The eye is one of the most complicated organs in the human body and takes years to fully develop. It must collect and focus light then convert it to an electrical signal that the brain can understand using dozens of different kinds of neurons. This process is a learned behavior that begins even before birth.
Stages of eye development
Eyes begin to form in the womb only six weeks after conception and can start to see light even through fused eyelids at the beginning of the second trimester. It turns out, according to a recent study, that exposure to light in the womb is essential for healthy eyes and proper vision. At birth, babies are thrust into a world of visual stimulation yet have not yet developed the ability to distinguish between two targets. They are most interested in highly contrasted targets and their primary focus is on objects a little less than a foot away, the distance of his mother’s face while nursing. After this point, there are many milestones of visual development in the first year of life:
- For the first few months, a baby’s eyes are learning to work together and begin to track moving objects. Eye-hand coordination also begins to develop.
- At around five months, depth perception begins and the baby is able to start seeing the world in three dimensions. Color vision is also well established at this point.
- From around nine months on, babies learn to use their eyes and hands together as they learn to crawl then walk and also gain greater dexterity. They can now judge distances fairly well and throw with some precision.
Signs of possible vision problems in infants
While eye and vision problems in infants are uncommon, according to the American Optometric Association (AOA) there are some signs parents can look for that may indicate eye and vision problems:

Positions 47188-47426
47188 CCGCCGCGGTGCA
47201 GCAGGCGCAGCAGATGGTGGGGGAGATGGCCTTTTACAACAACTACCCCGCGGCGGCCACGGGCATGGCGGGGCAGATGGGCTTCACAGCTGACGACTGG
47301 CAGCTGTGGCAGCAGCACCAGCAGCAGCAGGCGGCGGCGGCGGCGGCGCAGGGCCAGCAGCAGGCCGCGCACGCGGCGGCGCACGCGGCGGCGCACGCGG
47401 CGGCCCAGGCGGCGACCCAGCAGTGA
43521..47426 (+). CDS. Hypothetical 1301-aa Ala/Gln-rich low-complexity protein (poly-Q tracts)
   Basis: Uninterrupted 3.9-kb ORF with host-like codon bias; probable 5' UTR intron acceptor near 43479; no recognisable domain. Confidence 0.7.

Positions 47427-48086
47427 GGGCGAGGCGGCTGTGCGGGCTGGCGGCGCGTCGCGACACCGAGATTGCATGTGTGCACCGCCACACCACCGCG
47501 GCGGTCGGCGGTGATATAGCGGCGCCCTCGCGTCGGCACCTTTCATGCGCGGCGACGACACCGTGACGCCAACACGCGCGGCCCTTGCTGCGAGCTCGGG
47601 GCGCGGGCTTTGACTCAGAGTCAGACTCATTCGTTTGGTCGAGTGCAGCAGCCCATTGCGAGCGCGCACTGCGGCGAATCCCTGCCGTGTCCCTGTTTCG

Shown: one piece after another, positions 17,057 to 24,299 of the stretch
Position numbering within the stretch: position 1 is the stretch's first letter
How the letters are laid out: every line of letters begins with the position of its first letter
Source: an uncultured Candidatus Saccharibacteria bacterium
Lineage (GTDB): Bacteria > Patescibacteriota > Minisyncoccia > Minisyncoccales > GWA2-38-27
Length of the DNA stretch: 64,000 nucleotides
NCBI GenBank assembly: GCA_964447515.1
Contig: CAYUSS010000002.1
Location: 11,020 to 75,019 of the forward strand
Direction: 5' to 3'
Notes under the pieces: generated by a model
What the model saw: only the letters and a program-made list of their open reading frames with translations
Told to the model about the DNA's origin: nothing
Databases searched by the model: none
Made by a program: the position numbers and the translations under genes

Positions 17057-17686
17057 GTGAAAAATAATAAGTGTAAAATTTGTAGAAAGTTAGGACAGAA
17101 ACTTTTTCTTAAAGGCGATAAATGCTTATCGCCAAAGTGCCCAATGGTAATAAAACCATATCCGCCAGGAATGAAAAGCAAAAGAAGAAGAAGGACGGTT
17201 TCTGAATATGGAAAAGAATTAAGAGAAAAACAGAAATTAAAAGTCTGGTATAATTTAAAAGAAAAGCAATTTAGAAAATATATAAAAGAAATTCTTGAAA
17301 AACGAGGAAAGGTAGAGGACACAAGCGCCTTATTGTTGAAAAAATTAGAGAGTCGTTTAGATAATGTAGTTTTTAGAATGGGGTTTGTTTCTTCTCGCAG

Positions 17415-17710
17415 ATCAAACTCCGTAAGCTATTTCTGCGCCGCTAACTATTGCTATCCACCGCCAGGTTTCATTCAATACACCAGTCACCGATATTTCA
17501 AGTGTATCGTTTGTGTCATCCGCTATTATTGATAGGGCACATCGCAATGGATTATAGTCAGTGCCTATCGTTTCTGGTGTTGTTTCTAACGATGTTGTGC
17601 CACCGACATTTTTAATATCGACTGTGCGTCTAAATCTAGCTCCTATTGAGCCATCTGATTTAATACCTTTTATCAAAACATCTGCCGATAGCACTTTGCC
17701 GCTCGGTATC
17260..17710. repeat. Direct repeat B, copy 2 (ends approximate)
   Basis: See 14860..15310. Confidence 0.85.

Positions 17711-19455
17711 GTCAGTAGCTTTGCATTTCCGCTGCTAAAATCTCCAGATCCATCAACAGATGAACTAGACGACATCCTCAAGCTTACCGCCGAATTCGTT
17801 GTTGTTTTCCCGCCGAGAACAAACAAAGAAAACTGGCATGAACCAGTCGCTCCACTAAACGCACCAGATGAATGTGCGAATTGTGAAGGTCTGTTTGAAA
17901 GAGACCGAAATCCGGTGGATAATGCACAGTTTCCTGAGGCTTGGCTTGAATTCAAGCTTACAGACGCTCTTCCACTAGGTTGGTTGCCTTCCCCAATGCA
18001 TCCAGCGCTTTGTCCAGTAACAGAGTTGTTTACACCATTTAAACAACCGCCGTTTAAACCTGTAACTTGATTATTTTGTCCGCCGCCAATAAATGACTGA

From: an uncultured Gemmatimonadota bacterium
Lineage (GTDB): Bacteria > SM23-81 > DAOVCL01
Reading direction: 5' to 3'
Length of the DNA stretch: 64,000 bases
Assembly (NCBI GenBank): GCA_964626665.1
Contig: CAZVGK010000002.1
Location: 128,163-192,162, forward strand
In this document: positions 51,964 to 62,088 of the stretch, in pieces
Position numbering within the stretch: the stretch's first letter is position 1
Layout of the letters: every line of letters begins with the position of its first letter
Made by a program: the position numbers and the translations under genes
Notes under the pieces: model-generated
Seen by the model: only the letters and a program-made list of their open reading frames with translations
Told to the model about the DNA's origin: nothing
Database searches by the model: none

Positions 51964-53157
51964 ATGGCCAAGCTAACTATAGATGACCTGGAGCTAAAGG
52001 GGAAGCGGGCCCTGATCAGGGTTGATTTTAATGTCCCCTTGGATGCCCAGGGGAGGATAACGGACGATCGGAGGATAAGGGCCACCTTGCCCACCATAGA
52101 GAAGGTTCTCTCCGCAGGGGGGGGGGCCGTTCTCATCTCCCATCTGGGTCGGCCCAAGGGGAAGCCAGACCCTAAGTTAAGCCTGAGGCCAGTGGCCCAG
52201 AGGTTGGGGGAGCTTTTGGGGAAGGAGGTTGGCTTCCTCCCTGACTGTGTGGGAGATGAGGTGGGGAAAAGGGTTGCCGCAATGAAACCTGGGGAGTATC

- Excessive tearing – indication of blocked tear ducts
- Red or encrusted eye lids – possible eye infection
- Constant eye turning – sign of strabismus
- Extreme light sensitivity – indication of possible elevated pressure in the eye
- White pupil – may indicate presence of an eye cancer
How to encourage visual development
Since sight is a learned process just like walking and talking, parents and caregivers play an important role in a child’s visual development. In addition to watching for the above signs of eye or vision problems, parents should bring their baby in for their first comprehensive vision assessment at about 6 months of age as some issues are easier to correct if identified and treated early. Engaging in age appropriate activities such as putting toys within the 8 to 12 inch focal range of young babies or playing patty cake and rolling balls back and forth for older babies will assist in a child’s learning process.
Watching an infant’s visual development is a fascinating process. If you would like to learn more about infant eye development and specific activities to help in visual development, the AOA’s InfantSEE® public health program provides free information as well as free comprehensive infant eye assessments through participating optometrists.